Courage and initiative People

Riders in the storm

8 HOPES

Strangers offering hammers, cups of tea and the “thumbs up” provided solace amid storms as we cycled 450 km in southern New Zealand this summer.

What we’d hoped would be a late January week of sunshine turned into days of strong head winds, relentless rain and occasional hail.

Sometimes we were cycling down hills, yet needing to pedal to propel us forward. Or not needing to use our brakes at all. Both of these are very unusual when heading down serious slopes!

Perseverance became our everyday experience; as did finding something good to focus on while being soaked to the skin.

Something good included native birds chirping in the indigenous bush, or listening to kererū wings whir as we rode by. Silence was part of the beauty as we pedalled around remote bays, rain dripping off our helmets’ peaked fronts.

During previous thousands of kilometres tour cycling in Europe and North America, never before had rain penetrated our rain gear, nor had we battled such a fierce combination of gale-force winds, driving rain, cool temperatures and coastal hills.

The calm before the storm 

On beginning our journey, my husband Kel and I drove to Millers Flat township, on the Clutha Mata-au River’s edge in Central Otago. The Millers Flat Holiday Park owners kindly let us park our car there until we returned six days later.

With our panniers clipped to our bicycles, and wearing both sunscreen and rain jackets, we left Millers Flat. This first day was only 25 km long and we followed the five-year-old Clutha Gold Trail past green trees, farmland and craggy rocks, alongside the beautiful teal, clear Clutha.

A portion of the beautiful Clutha Gold Trail. Photo: Kel Fowler

The day’s second kindness occurred when a land-owner proffered his wooden table where we could cook lunch and watch the river run. His wife brewed hot water for a cuppa, we chatted and they invited us to stay.

However, we needed to keep pedalling. The day’s third kindness came when we reached our destination, the Beaumont Hotel and Holiday Park. Cyclists don’t generally carry mallets, so fellow campers lent their hammer so our tent pegs could crack the hard ground.

That was our last night on dry ground for a while.

Into the storm

The next day, we cycled quickly to make the morning’s final crossing on the historic Tuapeka Mouth Ferry. This ‘reaction punt’ uses only the river’s current, two guiding cables and the pilot’s skill to cross the river. It is the only one of its type remaining in New Zealand or, possibly, the Southern Hemisphere.

The British punt pilot warmed our hearts and hands by giving us a cup of tea before she went off duty. It had started raining lightly and gently by then; however, this became steadier as we rode the road to Balclutha.

The Tuapeka Mouth Ferry (The Punt) uses the current to cross the Clutha Mata-au River. Photo: Kel Fowler

By the time we were at the Balclutha Motor Camp, severe weather warnings of gale force winds had been issued. The friendly, acting manager rented us a room, rather than making us test our tent’s gale force capabilities.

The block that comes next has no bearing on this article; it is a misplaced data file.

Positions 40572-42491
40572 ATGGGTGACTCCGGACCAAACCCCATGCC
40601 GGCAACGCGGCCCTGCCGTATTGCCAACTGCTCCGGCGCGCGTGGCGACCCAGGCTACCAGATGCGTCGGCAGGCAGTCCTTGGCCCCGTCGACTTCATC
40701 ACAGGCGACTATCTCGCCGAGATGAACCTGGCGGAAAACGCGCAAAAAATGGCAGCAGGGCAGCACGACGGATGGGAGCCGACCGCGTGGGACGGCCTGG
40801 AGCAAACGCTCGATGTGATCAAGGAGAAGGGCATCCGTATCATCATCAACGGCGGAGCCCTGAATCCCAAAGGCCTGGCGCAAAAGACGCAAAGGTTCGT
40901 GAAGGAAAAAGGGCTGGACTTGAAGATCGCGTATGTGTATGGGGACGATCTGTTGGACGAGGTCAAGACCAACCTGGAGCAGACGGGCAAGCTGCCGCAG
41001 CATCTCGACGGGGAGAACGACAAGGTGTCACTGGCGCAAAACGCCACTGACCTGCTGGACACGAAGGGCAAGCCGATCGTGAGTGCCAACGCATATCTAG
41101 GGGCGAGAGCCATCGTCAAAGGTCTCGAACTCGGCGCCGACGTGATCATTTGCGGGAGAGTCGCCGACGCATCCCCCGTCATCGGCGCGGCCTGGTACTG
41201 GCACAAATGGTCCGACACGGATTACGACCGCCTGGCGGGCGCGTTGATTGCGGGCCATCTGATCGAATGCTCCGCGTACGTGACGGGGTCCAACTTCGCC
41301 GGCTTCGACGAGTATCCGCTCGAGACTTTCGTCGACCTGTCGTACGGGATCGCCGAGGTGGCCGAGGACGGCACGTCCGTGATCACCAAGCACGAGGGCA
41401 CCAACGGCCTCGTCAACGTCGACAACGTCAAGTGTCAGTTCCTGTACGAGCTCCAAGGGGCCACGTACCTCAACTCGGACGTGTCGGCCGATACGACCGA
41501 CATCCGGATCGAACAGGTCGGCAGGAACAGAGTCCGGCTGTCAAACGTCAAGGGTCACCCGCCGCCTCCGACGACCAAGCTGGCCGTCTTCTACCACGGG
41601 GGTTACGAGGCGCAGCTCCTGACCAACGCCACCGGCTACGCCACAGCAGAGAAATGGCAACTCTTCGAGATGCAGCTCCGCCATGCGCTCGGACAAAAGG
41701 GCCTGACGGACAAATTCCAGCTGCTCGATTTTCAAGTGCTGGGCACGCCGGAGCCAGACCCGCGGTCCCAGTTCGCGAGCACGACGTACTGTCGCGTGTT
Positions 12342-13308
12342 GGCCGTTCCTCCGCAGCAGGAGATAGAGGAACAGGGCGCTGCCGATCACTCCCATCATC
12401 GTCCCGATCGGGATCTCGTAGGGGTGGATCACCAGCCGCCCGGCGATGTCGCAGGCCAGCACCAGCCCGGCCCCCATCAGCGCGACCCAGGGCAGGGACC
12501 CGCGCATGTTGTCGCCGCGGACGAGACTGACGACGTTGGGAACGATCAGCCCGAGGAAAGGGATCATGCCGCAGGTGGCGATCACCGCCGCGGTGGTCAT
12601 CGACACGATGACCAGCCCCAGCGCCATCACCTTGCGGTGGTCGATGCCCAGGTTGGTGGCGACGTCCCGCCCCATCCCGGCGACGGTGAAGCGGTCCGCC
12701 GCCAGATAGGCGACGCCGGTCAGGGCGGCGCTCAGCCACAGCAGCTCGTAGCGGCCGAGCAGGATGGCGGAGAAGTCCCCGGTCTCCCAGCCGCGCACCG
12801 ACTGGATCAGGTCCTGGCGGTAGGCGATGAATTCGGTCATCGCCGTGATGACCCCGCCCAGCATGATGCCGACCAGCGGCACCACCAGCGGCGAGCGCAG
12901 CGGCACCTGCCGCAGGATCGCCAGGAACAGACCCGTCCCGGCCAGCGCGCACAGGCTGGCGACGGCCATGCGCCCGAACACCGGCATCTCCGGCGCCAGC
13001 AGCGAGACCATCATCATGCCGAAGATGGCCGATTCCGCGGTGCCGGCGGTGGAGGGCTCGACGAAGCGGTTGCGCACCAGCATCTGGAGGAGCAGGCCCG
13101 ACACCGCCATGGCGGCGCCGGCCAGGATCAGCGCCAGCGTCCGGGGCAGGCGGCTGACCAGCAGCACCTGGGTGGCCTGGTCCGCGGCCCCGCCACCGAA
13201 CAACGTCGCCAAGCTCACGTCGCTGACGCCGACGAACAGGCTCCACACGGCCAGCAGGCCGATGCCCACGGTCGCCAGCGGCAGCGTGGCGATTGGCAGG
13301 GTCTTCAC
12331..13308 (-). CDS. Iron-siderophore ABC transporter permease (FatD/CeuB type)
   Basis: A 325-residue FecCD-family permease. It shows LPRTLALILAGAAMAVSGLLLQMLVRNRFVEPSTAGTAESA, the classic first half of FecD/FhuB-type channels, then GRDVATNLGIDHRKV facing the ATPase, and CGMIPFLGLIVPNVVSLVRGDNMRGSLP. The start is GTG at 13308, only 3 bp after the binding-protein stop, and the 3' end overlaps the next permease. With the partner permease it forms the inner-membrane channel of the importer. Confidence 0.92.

Overnight, rubbish bins rolled around, plastic chairs went flying and camper vans switched direction to resist the wind, as gales of apparently up to 120 kph buffeted Balclutha. We were glad we’d chosen a cabin above canvas!

For the ensuing four days, we endured cycling south in very strong and gusty winds and often with relentless rain along the gorgeous Catlins coast, through Fortrose and then inland to Wyndham and Gore in Southland.

We hastily threw yoghurt on our Honey Puffs to stop them blowing away at Kaka Point; watched seagulls and a heron flying backwards; and gritted our teeth pedalling into winds so powerful that we were reduced to riding in our lowest gear.

Descending a significant hill in the Catlins, the nasty wind, hail and slippery roads scared us. Once in rolling countryside near picturesque Waikawa Bay, headwinds physically forced me off my bike.

Upon a local librarian’s advice, when yet more rain was forecast, we abandoned our day’s 75 km route and cycled the crowded but shorter State Highway 1 into Gore.

The weather brightens briefly as Sharon Fowler rides through wind and rain in the Catlins. Photo: Kel Fowler

Embracing the delights 

Even amid the storms, we delighted in the smell of sea salt and seaweed; the desolation, flax and weather-muted colours; and more warm southern hospitality, as a couple made us coffee after a gruelling ride.

Southland’s embracing welcome included a farmer motioning encouragement from his tractor and another grinning widely as he and his dog drove past. Drivers gave us the ‘thumbs up’.

We were grateful that throughout our trip, most drivers were courteous, either slowing or going wide to pass us and this included milk trucks and roading company vehicles.

Our final day’s ride was on back roads from Gore, via Heriot and Moa Flat to Millers Flat. The weather was fine and we rejoiced in vast Central Otago beauty as we ascended for ages, cycling in solitude and silence: seemingly just us, sheep and hawks.

This was our longest climb of the journey and hard work. Our eventual descent was superb, with hectares of golden land tumbling away from Kel and me, on both sides of the road. Gold and red grasses mingled with grey rocks.

Glorious descent: Sharon Fowler starts riding downhill towards Ettrick, in Central Otago. Photo: Kel Fowler

Having completed a 450 km circle, we returned to the stunning Clutha Mata-au River. And to our car!

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